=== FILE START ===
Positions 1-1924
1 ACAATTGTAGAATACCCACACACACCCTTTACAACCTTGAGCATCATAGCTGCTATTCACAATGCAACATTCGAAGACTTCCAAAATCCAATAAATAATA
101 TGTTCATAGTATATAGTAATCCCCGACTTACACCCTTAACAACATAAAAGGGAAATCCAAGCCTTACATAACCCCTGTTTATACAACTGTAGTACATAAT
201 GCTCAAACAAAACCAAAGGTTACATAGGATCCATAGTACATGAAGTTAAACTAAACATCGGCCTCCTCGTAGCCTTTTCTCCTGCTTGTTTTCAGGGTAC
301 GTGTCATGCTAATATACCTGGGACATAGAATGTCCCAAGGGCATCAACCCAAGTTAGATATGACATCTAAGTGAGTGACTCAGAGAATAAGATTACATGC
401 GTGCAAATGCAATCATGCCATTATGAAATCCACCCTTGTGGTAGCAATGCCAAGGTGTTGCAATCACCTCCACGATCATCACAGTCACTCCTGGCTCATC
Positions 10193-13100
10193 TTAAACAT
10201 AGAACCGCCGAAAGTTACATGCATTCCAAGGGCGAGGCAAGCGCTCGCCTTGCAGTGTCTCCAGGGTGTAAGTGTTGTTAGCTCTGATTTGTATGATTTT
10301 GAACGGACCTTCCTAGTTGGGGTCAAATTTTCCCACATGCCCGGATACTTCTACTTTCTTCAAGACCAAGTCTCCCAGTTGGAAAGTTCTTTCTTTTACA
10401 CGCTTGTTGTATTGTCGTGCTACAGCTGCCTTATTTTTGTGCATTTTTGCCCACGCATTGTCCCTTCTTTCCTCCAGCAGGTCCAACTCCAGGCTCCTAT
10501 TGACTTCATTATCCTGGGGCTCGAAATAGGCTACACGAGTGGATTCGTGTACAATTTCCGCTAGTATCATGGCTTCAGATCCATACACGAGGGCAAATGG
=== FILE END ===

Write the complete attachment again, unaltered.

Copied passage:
Positions 1-1924
1 ACAATTGTAGAATACCCACACACACCCTTTACAACCTTGAGCATCATAGCTGCTATTCACAATGCAACATTCGAAGACTTCCAAAATCCAATAAATAATA
101 TGTTCATAGTATATAGTAATCCCCGACTTACACCCTTAACAACATAAAAGGGAAATCCAAGCCTTACATAACCCCTGTTTATACAACTGTAGTACATAAT
201 GCTCAAACAAAACCAAAGGTTACATAGGATCCATAGTACATGAAGTTAAACTAAACATCGGCCTCCTCGTAGCCTTTTCTCCTGCTTGTTTTCAGGGTAC
301 GTGTCATGCTAATATACCTGGGACATAGAATGTCCCAAGGGCATCAACCCAAGTTAGATATGACATCTAAGTGAGTGACTCAGAGAATAAGATTACATGC
401 GTGCAAATGCAATCATGCCATTATGAAATCCACCCTTGTGGTAGCAATGCCAAGGTGTTGCAATCACCTCCACGATCATCACAGTCACTCCTGGCTCATC
Positions 10193-13100
10193 TTAAACAT
10201 AGAACCGCCGAAAGTTACATGCATTCCAAGGGCGAGGCAAGCGCTCGCCTTGCAGTGTCTCCAGGGTGTAAGTGTTGTTAGCTCTGATTTGTATGATTTT
10301 GAACGGACCTTCCTAGTTGGGGTCAAATTTTCCCACATGCCCGGATACTTCTACTTTCTTCAAGACCAAGTCTCCCAGTTGGAAAGTTCTTTCTTTTACA
10401 CGCTTGTTGTATTGTCGTGCTACAGCTGCCTTATTTTTGTGCATTTTTGCCCACGCATTGTCCCTTCTTTCCTCCAGCAGGTCCAACTCCAGGCTCCTAT
10501 TGACTTCATTATCCTGGGGCTCGAAATAGGCTACACGAGTGGATTCGTGTACAATTTCCGCTAGTATCATGGCTTCAGATCCATACACGAGGGCAAATGG